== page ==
You will still see plenty of cars on the road, though, that still have this type of system. And if you own an older vehicle, it may have dual spark plugs.

Are There Common Problems with Dual Ignition Engines?

Because dual ignition engines offer redundancy, as described previously, they are actually more reliable than engines that use one sole spark plug per cylinder. However, there are a few potential downsides to using this type of ignition system.

First, if you are replacing all your spark plugs simultaneously (see more below), you have double the number of plugs to swap out. That means approximately double the expense for parts.

Additionally, depending on the configuration of the engine, some spark plugs may be trickier to remove. This can involve slightly more labour, so there’s the possibility of a higher cost there as well.

The biggest downsides to dual ignition systems come on the manufacturer’s design end and don’t really affect consumers, other than possibly in the price of vehicles. It can be more challenging to squeeze two spark plugs into the space alongside cylinders, so they’re hard to fit into very small engines like you sometimes find with compact and economy cars. The larger the cylinder bore (found in larger engines), the easier it is to add dual spark plugs.

In performance vehicles, there is a slight weight consideration too. This doesn’t affect street vehicles much, but it’s a concern for racing cars.

Do You Have to Replace Ignition Coils with Spark Plugs?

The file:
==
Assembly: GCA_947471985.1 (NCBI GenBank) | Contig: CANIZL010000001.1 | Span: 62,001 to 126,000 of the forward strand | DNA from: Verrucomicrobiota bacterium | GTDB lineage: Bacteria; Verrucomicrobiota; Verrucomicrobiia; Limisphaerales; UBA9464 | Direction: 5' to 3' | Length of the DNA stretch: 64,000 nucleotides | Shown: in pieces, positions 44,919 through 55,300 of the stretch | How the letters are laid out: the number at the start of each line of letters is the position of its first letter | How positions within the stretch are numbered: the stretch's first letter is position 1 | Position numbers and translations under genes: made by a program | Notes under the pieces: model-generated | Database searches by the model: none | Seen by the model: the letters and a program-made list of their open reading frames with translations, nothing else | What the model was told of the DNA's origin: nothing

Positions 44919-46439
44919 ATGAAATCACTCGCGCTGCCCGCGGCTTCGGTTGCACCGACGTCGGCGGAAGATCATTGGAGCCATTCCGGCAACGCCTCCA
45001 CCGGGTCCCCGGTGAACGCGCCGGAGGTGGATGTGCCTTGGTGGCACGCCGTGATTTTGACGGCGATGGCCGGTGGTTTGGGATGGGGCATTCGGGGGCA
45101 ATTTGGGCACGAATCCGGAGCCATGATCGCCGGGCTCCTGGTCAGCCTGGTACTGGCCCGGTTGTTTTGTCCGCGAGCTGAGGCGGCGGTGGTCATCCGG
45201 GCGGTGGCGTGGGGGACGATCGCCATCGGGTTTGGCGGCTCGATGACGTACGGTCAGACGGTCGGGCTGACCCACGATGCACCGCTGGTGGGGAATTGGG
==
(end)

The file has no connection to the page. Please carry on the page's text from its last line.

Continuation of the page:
Ignition coils are basically the middlemen between the battery and an engine’s spark plugs. They convert voltage from the battery to an even higher voltage to make the spark plugs work.

Many of our customers ask: do you need to replace spark plugs and ignition coils together? Typically, no.

Usually, we can keep the ignition coils in place and just replace the spark plugs. We replace ignition coils only when they need it and have demonstrated failure that is affecting spark plug activation and proper combustion. Coils can wear out or fail over time. But, generally, they last longer than spark plugs do.

Do You Have to Replace All Spark Plugs at Once with a Dual Ignition System?

When getting your spark plugs replaced, should you replace them all simultaneously, even with a twin system? That’s another question we hear a lot. The answer is: it depends.

If only one spark plug is fouled, you might just replace that one bad plug and avoid the expense of swapping all of them. But you want to consider the age of the plugs and whether you might need to replace others soon. You could save on labour costs if you replace all your other plugs when you remove the single bad one.

If you’re replacing all of your plugs as part of recommended maintenance, we suggest doing all of them together. That’s the standard practice. Your owner’s manual will tell you when you should do this as a matter of course based on the vehicle’s mileage.

Besides mileage-based spark plug replacement, when should you see your mechanic for a spark plug check? Call your mechanic if you notice any of these signs:

  • Rough idling
  • Engine misfiring
  • Poor acceleration
  • Reduced fuel economy
  • Worsening emissions
  • “Check engine” light on
  • Difficulty starting

Spark plugs today are made to take a lot of abuse, but they don’t last forever.